By Brian Hamilton, Chicago Tribune reporter
9:28 PM EDT, October 19, 2012
For the seventh time ever, and the first time in seven years, Notre Dame and BYU will meet in football. They are programs neck-deep in tradition. It's just that little of it involves one another.
"It's going to be a big, noisy stadium, and they are No. 5 in the country," BYU quarterback Riley Nelson said. "Other than that, I don't know much about it."
The Cougars that arrive at Notre Dame Stadium on Saturday will be unrecognizable to those expecting the offensive cannonades of the past, while defense-first BYU attempts to rebound from being unrecognizable to itself one week earlier.
BYU (4-3) had given up a total of nine points over three games, and not more than 24 in a game all year, before Oregon State detonated for 42 on Saturday with a backup quarterback at the helm.
"As a defense we want to make sure that everybody knows that wasn't us," BYU linebacker Spencer Hadley said.
Even with the blowup against the Beavers, BYU has the nation's No. 7 scoring defense, allowing just 13.57 points per game. The Cougars have limited foes to single digits in four of seven games.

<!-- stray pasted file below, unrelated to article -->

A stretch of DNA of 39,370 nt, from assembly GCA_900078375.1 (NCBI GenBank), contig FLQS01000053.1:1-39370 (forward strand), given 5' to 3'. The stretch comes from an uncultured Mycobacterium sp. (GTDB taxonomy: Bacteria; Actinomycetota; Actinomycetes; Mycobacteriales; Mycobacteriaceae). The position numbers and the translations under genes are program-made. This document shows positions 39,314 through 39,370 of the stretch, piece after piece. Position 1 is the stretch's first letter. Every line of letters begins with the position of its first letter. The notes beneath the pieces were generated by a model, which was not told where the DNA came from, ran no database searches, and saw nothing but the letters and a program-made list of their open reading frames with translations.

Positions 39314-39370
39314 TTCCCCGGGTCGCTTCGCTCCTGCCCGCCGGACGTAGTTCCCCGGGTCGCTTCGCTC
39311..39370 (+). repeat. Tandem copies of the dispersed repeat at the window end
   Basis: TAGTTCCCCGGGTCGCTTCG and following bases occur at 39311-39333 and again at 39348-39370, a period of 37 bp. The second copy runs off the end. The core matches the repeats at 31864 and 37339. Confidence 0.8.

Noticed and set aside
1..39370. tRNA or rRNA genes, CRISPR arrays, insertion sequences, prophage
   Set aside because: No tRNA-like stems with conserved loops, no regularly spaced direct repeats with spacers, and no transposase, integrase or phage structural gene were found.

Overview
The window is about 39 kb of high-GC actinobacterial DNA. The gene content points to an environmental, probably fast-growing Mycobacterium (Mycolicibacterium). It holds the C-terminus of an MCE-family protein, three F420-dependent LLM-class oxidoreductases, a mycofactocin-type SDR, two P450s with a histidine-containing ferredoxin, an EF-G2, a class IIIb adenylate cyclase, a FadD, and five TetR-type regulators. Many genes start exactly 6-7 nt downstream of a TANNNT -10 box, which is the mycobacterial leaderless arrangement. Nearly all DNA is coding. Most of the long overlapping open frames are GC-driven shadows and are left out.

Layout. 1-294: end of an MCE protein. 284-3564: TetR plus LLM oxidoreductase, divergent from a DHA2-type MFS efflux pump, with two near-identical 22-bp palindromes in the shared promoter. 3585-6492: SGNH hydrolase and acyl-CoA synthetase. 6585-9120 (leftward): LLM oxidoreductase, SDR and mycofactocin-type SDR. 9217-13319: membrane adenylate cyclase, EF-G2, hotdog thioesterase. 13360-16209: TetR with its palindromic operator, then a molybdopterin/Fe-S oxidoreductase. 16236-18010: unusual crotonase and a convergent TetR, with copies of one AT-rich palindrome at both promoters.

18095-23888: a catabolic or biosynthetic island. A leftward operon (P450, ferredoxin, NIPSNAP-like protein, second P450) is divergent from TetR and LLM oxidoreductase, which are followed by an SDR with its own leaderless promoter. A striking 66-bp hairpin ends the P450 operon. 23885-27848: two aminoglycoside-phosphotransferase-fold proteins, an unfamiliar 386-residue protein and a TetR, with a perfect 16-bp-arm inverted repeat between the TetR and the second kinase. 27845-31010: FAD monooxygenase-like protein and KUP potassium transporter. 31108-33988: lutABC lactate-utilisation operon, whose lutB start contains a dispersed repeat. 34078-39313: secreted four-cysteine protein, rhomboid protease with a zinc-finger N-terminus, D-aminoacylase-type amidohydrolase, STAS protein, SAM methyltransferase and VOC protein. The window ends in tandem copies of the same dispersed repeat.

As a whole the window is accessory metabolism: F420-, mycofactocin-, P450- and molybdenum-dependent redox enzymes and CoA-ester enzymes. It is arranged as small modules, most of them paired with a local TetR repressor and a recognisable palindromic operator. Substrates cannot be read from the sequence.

Hence coach Bronco Mendenhall's mission: to get a throwback performance after a performance he would like to throw back.
"I'm anxious to have our defense perform as they did the first six weeks, not as they performed last week," Mendenhall said this week.
"In reviewing the film, it was all about our execution, our precision, our concentration. The plays were defendable. … There was maybe a little overconfidence, defensively, from all the accolades. There was a little edge that was missing."
Meanwhile, BYU often takes no offense on Saturdays. From 2005 to 2009, the Cougars had a top-25 scoring offense four times, averaging at least 33 points in each of those seasons. Explosions against dreadful Hawaii and Weber State — combined one win in 2012 — have kept this offense in the top 100.
Besides the 42-24 loss to Oregon State, BYU has played two teams currently sporting a winning record and totaled 12 points. Nelson has battled injury and has thrown six touchdown passes against eight interceptions, including six picks against one score over his last two games.
"Hopefully we can put a whole game together — offense, defense, special teams, take care of the football, control field position and do all those things," Nelson said. "We've done those in spurts, but it hasn't been good enough."
BYU isn't the high-octane BYU many remember. Its only chance might be somehow repeating history Saturday.
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